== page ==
“Wild Outdoors” Jay Gregory on Bowhunting with his family
Editor’s Note: Jay Gregory is the host of the “Wild Outdoors” TV show that airs on the Outdoor Channel several days each week. The show, now in its 19th year, is all about bowhunting, primarily for whitetails, elk, antelope and mule deer and then turkeys in the spring. All of his hunts are fair chase, and his family hunts with him, including his wife Tammi and his 13-year-old son Wyatt.
Question: Jay, you’re living every bowhunter’s dream. You and your family are traveling all over the country bowhunting, producing TV shows and speaking at seminars and bowhunting events. How did you get started, and why did you begin doing a TV show?
Gregory: Like most other outdoor people, my bowhunting and videoing started out as a hobby. I began filming hunts back in the late 1980s. A friend and I just started shooting videos of our hunts and playing with it. We really liked to hunt and got into shooting a video camera. We were making videos just for our own entertainment at first.
As luck would have it, I met Mark Drury, the creator of M.A.D. Calls, back then. At that time, the video market was really hot. Mark and Terry Drury had formed their Drury Productions Company, were videoing their turkey hunts and were talking about selling videotapes of their deer hunts. Mark Drury hired me to work for him, and I started shooting video for him. We were lucky enough to take some really-nice deer on camera. I did several productions with Mark over 2-3 years, and I found-out that there was a local TV show that was looking for someone to do an outdoor show. So, I submitted some videos that we had shot and told them that I’d like to be their local outdoor TV host. I told them about the experience I had, I showed them the videos that we had already shot, and I got the job. I started in a very-small market back then. That TV station was an ABC affiliate, and we did that local show for several years. Then we heard about a new channel coming-out on satellite TV – the Outdoor Channel. The Outdoor Channel was just starting out, and so were we. Satellite TV was new, and not many people had it then. We submitted a pilot show to the Outdoor Channel, which liked our show and took it. Today we’re the longest-running TV show on the Outdoor Channel.
Question: So, Mark Drury was more or less your mentor. He introduced you to filming videos, and then did he introduce you to TV?
Gregory: Well, kind of, but not really. Mark was my mentor and is still a very-close friend. He did hire me and teach me a lot about videos. But I started a TV show before Mark did. You’ve got to remember, way back then there weren’t that many outdoor TV shows, and everyone was trying to make hunting videos and sell them. Mark helped teach me the video business. Now TV is bigger than videos and DVDs, and Mark and I still talk a lot, compare notes and help each other. Mark is such a good friend. He was so sold on PSE, how good their products were, and how well their bows performed that he more or less twisted my arm to try the PSE products and join the PSE family. I’ll be forever grateful that he did.
You’re right – my family and I are living a bowhunter’s dream that back in the 1980s wasn’t even a possible dream or an idea out of which I could make a dream. My family has been extremely fortunate, and we’re so glad that we have the job we do and have come on board as part of the PSE family. Everyone in my family and all the members of our crew shoot PSE bows. If we didn’t believe in the PSE products, company and people, we wouldn’t have joined PSE’s team. What’s more important is that if the PSE bows didn’t help us take deer the way we want to take deer, we couldn’t have used them. Not only have we found the PSE bows to be great bows, they have surpassed our expectations. Too, you can’t beat the folks like Pete Shepley, Blake Shelby and the other members of the PSE company.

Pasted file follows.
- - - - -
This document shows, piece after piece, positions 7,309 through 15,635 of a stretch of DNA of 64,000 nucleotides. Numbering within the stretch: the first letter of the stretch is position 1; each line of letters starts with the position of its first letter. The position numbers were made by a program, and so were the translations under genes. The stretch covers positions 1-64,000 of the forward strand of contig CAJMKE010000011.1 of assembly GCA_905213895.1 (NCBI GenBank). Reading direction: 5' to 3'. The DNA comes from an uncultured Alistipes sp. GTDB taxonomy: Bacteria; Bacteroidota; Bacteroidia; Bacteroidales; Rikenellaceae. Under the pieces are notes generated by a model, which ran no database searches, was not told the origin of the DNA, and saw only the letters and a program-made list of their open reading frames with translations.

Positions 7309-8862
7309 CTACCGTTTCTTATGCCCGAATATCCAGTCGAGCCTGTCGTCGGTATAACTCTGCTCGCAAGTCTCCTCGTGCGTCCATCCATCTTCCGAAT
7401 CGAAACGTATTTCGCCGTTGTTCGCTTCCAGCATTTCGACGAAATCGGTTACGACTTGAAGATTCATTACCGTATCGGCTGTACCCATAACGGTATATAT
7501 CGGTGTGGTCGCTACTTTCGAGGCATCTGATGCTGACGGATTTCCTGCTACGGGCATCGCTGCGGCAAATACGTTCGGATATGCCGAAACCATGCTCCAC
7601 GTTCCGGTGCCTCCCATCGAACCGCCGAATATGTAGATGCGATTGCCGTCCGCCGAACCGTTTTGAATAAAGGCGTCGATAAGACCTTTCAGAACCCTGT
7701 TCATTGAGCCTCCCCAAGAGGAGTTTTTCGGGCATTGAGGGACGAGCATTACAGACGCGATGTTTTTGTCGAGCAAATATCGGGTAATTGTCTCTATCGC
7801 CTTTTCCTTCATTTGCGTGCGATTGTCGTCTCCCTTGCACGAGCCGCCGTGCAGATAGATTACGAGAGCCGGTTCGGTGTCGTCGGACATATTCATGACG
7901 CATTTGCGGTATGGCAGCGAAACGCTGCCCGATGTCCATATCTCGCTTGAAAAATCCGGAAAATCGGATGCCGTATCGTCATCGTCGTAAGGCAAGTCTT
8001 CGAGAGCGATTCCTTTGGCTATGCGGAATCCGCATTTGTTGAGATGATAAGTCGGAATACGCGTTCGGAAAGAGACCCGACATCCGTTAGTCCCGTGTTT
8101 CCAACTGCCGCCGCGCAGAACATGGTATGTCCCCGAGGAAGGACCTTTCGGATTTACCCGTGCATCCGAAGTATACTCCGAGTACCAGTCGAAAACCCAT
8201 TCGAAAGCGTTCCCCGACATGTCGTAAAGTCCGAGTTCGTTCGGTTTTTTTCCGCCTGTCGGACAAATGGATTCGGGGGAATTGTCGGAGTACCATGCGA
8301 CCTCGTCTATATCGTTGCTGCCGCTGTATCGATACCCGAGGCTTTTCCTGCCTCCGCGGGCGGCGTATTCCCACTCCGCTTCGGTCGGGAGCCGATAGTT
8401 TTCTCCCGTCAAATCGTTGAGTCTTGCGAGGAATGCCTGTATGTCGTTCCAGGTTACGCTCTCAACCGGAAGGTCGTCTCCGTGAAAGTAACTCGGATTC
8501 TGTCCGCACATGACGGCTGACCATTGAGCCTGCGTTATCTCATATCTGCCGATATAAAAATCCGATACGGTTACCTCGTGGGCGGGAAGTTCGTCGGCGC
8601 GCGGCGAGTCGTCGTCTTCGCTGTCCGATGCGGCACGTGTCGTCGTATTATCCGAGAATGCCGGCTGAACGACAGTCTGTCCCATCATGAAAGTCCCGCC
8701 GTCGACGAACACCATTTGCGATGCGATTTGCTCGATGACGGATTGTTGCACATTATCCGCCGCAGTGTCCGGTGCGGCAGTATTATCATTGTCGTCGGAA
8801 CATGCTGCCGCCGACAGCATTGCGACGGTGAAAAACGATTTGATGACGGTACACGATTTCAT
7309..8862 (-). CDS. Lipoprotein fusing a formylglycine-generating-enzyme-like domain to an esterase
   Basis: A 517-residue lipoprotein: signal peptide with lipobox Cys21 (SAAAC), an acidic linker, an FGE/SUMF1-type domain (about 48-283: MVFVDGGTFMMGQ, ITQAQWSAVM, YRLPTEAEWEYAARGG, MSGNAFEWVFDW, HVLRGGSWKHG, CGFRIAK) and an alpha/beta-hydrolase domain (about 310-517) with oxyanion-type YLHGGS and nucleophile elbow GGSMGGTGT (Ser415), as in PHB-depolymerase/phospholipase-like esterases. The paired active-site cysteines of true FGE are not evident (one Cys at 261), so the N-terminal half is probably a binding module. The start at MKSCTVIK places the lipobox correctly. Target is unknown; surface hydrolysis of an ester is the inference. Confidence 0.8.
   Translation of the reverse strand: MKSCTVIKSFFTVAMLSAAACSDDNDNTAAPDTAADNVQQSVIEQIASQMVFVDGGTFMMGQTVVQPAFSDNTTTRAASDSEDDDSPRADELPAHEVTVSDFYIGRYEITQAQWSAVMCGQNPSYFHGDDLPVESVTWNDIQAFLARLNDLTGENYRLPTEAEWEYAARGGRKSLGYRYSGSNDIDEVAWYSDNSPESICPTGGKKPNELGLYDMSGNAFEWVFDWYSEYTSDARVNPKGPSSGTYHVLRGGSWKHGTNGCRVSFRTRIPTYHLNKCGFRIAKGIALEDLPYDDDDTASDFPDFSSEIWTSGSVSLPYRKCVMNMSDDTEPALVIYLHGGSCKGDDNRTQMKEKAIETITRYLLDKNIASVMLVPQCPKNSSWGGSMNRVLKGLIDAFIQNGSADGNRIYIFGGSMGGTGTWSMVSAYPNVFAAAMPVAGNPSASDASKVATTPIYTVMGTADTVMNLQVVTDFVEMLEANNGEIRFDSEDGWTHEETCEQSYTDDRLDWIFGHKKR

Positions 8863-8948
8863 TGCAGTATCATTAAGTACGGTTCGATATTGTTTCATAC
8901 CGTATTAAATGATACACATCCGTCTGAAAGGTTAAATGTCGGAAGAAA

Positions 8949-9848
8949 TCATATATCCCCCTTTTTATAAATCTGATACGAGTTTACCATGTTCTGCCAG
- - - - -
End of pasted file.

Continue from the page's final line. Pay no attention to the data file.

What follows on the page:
Question: Jay, how did you decide to bring your wife Tammi and your son Wyatt into your TV show and make them an integral part of your TV production company?
Gregory: When Tammi and I first started doing the show, we didn’t have any children. I’ve just introduced them to the outdoors and to archery. Really and truly, Tammi and Wyatt more or less just evolved into the show. What has happened from the time we’ve started is that Tammi and Wyatt both have really developed a love and a passion for bowhunting. If I were to pass away tomorrow, I feel sure they’d both keep on shooting PSE bows and hunting white-tailed deer. Tammi really loves being outdoors hunting and filming. I believe her love of the outdoors comes through in our TV shows.
The good news is, Tammi has really progressed as a bowhunter since she first started. The bad news is, when Tammi first started learning to hunt and shoot a bow, all of her mistakes were caught by the watchful eye of the video camera and were shown on our TV shows back in those early days. Every mistake she’s ever made bowhunting from day one has been shown on TV. I don’t really think that’s been a bad thing, because people have been able to see Tammi progress as a bowhunter from the beginning until today. Now that she’s an accomplished bowhunter, the people who have been watching “Wild Outdoors” know that Tammi is for real. If I had to do it all over again, in retrospect, I probably wouldn’t have shown as many of Tammi’s bowhunting mistakes as I did. At the time, we were shooting the shows, we felt like the viewers seeing and understanding that we’re real people, and we’re just like them was important. As a beginner, Tammi made all the mistakes that they’d made or that they would make. I believed that gave credibility both to Tammi and to “Wild Outdoors.”
Question: You’ve done something right to first of all get Tammi to start shooting archery with you in the backyard, next start bowhunting with you and then become part of your TV show. What do you think you’ve done right, and what advice do you have for other hunters who want to get their families to hunt with them?